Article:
It's one thing for your pup to enjoy a good scratch behind the ears; it's another when you notice that he can't seem to stop scratching. For most pet owners, this may seem like one of the first signs of fleas, but that's not always the case. If you don't spot any of the pests on your dog, you may be wondering what else could be irritating your furry friend. That's why we asked Gary Richter, author of The Ultimate Pet Health Guide and veterinarian from Rover.com's Dog People Panel, to help us understand the most common causes of itchiness in dogs and what owners can do to help their beloved pets find some relief.
Know What's Normal
Just like humans, it's normal for all dogs to scratch themselves whether it's to relieve an itch or because it simply feels good, says Dr. Richter. However, if you notice your dog is doing it so frequently that it interrupts their playing or mealtime, this may be considered excessive and be a cause for concern. In this case, look out for any additional symptoms such as redness (which typically indicates inflammation from an allergy or infection), crusting, hair loss, or an odor (which can be a sign of a yeast infection). "Persistent scratching that is focused on one area of the body or meets any of the criteria above would be considered excessive or abnormal," says Dr. Richter, in which case you should schedule a visit to your veterinarian.
Consider Any Allergies
Whether it's the pollen in the air or the kind of dog food they're consuming, one reason your dog might be scratching is because they're having an allergic reaction to something. "Allergies are very common in dogs," notes Dr. Richter. "They can be allergic to something in their environment or they can have a sensitivity to something they're eating." Skin allergies can also cause your dog to have drier skin and lead to heavy licking, redness, and infections in addition to scratching. To soothe your pup's irritations at home, consider switching their food, wiping them down after walks to remove any allergens, or using a hypoallergenic or medicated shampoo.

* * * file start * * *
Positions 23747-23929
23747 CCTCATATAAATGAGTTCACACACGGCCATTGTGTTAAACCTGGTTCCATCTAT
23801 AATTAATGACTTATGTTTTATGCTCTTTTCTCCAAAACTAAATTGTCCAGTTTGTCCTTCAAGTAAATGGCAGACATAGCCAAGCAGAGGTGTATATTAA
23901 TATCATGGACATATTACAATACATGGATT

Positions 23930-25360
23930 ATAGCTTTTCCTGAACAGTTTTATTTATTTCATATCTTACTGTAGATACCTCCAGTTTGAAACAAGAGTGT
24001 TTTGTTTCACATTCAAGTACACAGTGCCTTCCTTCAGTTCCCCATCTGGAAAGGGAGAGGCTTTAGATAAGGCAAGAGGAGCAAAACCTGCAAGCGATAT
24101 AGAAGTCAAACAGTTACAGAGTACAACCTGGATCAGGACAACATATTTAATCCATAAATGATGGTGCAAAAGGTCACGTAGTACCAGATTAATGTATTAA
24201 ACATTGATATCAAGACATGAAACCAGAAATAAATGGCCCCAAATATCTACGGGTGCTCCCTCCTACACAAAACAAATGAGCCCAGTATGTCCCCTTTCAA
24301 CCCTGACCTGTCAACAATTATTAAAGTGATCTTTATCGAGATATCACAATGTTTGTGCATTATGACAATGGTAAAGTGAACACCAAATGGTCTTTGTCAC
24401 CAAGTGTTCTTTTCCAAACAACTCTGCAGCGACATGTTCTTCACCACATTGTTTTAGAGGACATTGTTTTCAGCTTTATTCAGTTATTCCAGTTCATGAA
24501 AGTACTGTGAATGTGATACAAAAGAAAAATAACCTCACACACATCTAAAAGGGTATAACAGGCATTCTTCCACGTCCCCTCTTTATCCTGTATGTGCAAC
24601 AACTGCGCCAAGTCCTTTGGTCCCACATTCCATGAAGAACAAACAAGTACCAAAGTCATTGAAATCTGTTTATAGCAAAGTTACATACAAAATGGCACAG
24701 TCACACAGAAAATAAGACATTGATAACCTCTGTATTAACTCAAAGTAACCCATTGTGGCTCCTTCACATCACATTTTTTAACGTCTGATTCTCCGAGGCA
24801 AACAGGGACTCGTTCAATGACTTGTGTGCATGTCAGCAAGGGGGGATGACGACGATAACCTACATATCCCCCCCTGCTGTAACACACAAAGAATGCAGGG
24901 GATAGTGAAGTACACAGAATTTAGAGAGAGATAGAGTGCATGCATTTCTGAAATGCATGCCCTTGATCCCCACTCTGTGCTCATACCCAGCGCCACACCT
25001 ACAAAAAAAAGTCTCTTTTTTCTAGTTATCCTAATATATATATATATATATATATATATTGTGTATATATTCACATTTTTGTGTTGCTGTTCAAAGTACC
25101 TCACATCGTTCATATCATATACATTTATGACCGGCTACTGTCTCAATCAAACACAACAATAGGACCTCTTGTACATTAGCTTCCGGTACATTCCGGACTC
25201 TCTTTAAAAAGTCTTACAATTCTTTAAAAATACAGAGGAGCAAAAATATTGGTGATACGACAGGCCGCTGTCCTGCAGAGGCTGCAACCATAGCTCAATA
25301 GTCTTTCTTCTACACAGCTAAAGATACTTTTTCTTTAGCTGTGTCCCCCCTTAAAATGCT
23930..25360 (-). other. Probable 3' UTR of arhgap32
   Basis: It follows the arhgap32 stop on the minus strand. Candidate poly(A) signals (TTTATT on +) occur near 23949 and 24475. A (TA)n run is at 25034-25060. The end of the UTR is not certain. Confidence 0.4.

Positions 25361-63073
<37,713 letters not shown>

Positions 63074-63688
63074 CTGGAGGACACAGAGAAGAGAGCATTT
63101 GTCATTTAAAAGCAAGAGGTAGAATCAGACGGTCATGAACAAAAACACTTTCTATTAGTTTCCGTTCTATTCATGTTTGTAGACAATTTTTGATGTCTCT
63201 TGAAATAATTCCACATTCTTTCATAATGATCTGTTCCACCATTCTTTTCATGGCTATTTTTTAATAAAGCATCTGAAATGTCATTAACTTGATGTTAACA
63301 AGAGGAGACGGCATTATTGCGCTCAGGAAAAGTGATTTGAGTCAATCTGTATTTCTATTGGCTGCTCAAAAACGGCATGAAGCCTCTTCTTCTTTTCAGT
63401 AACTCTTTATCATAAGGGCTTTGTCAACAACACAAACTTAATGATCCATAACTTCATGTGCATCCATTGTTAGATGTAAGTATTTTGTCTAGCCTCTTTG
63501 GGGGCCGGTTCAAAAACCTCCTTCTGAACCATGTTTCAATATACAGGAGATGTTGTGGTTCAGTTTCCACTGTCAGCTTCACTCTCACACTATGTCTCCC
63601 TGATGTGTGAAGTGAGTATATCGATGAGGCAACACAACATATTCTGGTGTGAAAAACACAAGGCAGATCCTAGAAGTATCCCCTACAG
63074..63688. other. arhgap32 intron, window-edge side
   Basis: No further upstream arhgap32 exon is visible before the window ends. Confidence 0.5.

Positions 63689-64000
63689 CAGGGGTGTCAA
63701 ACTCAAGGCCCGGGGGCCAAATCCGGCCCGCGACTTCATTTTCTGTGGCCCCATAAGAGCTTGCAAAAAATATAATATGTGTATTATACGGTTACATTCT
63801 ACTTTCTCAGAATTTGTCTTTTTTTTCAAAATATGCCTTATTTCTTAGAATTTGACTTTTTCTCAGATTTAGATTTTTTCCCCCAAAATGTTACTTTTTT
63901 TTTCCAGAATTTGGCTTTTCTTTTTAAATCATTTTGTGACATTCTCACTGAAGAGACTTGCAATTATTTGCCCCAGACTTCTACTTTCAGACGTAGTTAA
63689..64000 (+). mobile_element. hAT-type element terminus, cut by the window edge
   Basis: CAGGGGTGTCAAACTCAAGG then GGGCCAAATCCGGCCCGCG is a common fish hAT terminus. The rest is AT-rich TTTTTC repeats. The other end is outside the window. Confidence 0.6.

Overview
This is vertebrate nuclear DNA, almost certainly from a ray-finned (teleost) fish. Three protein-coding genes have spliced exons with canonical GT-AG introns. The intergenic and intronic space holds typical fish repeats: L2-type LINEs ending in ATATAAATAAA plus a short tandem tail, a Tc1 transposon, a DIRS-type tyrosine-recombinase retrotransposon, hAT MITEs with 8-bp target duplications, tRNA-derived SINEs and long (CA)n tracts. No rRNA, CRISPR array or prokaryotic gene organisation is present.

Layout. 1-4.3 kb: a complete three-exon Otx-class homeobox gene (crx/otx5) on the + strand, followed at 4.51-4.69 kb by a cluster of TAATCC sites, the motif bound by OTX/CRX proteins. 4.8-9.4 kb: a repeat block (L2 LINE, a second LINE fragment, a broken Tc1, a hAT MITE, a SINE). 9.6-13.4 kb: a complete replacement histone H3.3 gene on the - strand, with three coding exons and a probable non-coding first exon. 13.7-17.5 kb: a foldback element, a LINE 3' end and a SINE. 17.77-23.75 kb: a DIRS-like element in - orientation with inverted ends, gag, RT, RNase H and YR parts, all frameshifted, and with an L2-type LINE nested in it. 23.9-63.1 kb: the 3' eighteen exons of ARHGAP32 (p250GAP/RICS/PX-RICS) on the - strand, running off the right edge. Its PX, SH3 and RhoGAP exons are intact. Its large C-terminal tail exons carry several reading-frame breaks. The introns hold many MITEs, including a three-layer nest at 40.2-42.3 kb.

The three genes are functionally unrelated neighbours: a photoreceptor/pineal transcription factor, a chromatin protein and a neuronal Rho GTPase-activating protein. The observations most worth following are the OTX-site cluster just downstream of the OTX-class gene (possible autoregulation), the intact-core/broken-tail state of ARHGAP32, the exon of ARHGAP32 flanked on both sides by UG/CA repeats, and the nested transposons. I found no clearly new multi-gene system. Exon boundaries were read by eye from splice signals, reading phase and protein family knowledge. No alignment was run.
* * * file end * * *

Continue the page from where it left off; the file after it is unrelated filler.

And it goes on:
Beware of Boredom
Another cause of canine scratching? Your dog may be bored or even stressed. "Sometimes stressed or anxious dogs will obsessively lick at one area on their body," says Dr. Richter. If you suspect there are anxiety issues leading to excessive licking or scratching consider talking to your veterinarian.
Evaluate Your Dog's Diet
Food allergies may not be the only diet-related reason your dog is experiencing itching. Believe it or not, what pups do—or don't—eat enough of can also lead them to have dry and itchy skin. "Diets that lack necessary nutrients like oils, moisture content, probiotics, and enzymes can cause dryness and dullness of the coat," says Dr. Richter. To ensure your dog is getting enough of what he needs, Dr. Richter recommends giving him a whole food diet that is both fresh and nutritionally balanced. "Adding a little moist food and supplying fresh water will also increase your dog's hydration intake and add more moisture to the skin."
Start a Proper Grooming Regimen
Both washing your dog too frequently or not frequently enough, can lead to irritated and itchy skin. As you are grooming your pooch, Dr. Richter recommends using a shampoo that is gentle and moisturizing (avoid sharing human shampoo as this will typically be at the wrong pH level for Fido!). "When bathing, allow the shampoo to stay on the dog for five to ten minutes before rinsing," says Dr. Richter. "This will allow for dead skin, hair, dirt, and any scabs to hydrate and release when the dog is rinsed." He also recommends owners avoid blow drying the dog's coat, if possible.